Quite often I hear fellow expats moan that they were made the escape goat for accidents on Thai roads, all because they are ‘farang‘. It is actually not true at all, and in fact a misunderstanding of the law of the land in Thailand.

When there is a road traffic accident between two vehicles, the larger the vehicle involved carries the bigger chance of being liable – even if it appeared the fault of the other driver. Most notably this happens when a car and motorbike collide.

Thailand Road Accidents Rates are Sky High

13,000 deaths a year on Thai roads

Each year, about 13,000 people die in road accidents in Thailand, and several hundred thousands are injured (source: ESCAP).

Thailand had the world’s second-highest rate of road fatalities per capita, surpassed only by war-afflicted, lawless Libya, according to a 2015 report from the World Health Organisation (WHO). When it comes to per-capita motorcycle deaths, the country is number one.

Only 12 per cent of Thailand’s road traffic deaths involved occupants of cars or other light vehicles, according to the 2018 WHO Global Status Report on Road Safety. Most of the dead were motorcyclists – or pedestrians.

Why are bigger vehicles most at risk of liability?

Bigger the car the more careful you must be

Bigger the car the more careful you must be

The view is that the bigger your vehicle the more careful you need to be on the road as you can cause more dangerous accidents. It may sound odd, as after all shouldn’t every driver be careful regardless, but – for me at least – it has merit.

When I passed my driving test many years ago my dad told me I was now in charge of a loaded weapon and as such should treat driving a car with respect and caution. He is right – a vehicle can cause horrific damage to others.

If you look at like that it helps give credibility to the Thai view. If I were merely a cyclist then the opportunity to cause damage is less than if I was driving a car. Imagine if I was driving a large lorry – as a weapon, it is even more powerful. So it stands to reason to be even more careful.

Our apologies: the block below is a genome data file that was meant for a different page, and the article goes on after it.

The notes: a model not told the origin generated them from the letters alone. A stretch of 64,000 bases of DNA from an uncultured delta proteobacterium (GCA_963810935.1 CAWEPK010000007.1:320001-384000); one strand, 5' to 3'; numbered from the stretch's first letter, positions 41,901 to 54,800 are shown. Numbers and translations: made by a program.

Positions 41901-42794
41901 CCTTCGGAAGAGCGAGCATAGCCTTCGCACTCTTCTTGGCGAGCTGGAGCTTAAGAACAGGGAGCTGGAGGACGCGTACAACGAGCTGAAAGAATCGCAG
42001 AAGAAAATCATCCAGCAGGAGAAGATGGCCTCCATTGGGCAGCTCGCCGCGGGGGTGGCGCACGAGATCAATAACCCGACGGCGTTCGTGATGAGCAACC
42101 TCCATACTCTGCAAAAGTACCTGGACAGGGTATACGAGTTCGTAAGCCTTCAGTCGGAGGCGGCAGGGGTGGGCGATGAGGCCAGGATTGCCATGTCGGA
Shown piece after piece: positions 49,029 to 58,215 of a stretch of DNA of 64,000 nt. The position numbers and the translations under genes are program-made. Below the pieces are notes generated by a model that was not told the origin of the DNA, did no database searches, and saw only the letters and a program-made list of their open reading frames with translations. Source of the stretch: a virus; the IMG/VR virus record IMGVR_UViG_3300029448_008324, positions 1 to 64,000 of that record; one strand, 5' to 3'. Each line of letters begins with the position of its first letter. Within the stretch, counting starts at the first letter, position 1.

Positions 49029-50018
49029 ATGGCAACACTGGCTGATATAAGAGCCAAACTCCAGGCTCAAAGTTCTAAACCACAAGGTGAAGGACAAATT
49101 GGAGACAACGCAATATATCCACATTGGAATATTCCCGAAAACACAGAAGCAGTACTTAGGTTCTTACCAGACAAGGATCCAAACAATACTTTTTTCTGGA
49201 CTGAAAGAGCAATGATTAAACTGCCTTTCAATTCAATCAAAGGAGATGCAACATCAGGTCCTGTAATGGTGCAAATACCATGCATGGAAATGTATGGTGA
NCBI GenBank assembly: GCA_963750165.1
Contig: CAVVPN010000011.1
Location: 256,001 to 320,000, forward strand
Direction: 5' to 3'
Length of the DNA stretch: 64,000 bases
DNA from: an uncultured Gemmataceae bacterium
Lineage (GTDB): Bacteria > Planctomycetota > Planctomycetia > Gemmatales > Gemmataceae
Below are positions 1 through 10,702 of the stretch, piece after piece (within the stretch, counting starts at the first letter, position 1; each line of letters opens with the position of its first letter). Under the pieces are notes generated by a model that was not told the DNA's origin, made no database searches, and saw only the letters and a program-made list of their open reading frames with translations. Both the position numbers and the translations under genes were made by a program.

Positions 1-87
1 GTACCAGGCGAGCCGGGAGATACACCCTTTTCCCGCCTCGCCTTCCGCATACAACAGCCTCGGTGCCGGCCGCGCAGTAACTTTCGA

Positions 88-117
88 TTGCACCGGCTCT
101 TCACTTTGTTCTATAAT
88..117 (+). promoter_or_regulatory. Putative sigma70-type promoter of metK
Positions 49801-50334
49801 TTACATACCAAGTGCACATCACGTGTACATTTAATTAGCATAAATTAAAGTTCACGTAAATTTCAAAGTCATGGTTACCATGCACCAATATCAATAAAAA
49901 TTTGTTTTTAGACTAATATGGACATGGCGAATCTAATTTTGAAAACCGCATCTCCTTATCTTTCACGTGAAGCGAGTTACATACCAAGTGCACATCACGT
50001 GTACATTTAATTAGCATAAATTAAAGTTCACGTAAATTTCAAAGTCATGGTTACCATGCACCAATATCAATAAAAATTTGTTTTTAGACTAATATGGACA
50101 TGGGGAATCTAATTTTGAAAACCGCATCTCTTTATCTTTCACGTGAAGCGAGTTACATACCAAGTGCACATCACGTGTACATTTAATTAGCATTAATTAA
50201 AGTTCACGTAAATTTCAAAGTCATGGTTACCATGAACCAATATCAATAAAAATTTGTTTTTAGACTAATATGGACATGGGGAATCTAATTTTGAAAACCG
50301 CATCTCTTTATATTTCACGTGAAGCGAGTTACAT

I have experienced this rule first hand too. I was in my parked car about to do a three point turning, it was dark and the road poorly lit up. I checked my mirror, signaled and begun the maneuver.  A bike hit the side of my car and caused the young boy to come off his bike.

His bike was old and had no lights and he was also not wearing a helmet. I just didn’t see him. There was not even a light in place on the front of his bike so there was no disputing he had no lights. The boy hurt himself and regardless of whose fault it was I felt terrible seeing him hurt on the floor.

When we got to the police station, the police called the verdict as both equally at fault. Regardless of the fact I could not see him coming the officer said I had the bigger vehicle and had to be more careful.

At the time I was very angry, but looking back I cannot help but think that if I looked more attentively I would have seen him and averted the accident. I was not hurt yet the boy on the bike was – it was my larger car that done the damage.

It is about protecting our fellow drivers on the road and if you have a bigger car shouldn’t you take just a bit more responsibility given the damage you can cause?

It challenges our own perceptions and outlooks

All too often we think our own countries rules and legislation’s are correct and those that differ are inferior or wrong. This example of road traffic accident liability is such a case where many foreigners just cannot accept the Thai way.  For me, it is the perfect opportunity to challenge yourself not to be so rigid from the conditioning you have got from your domestic countries. We are in Thailand and we must live by their rules, but also we must be open minded enough not to think the West always get it right. Of which, they most definitely do not.


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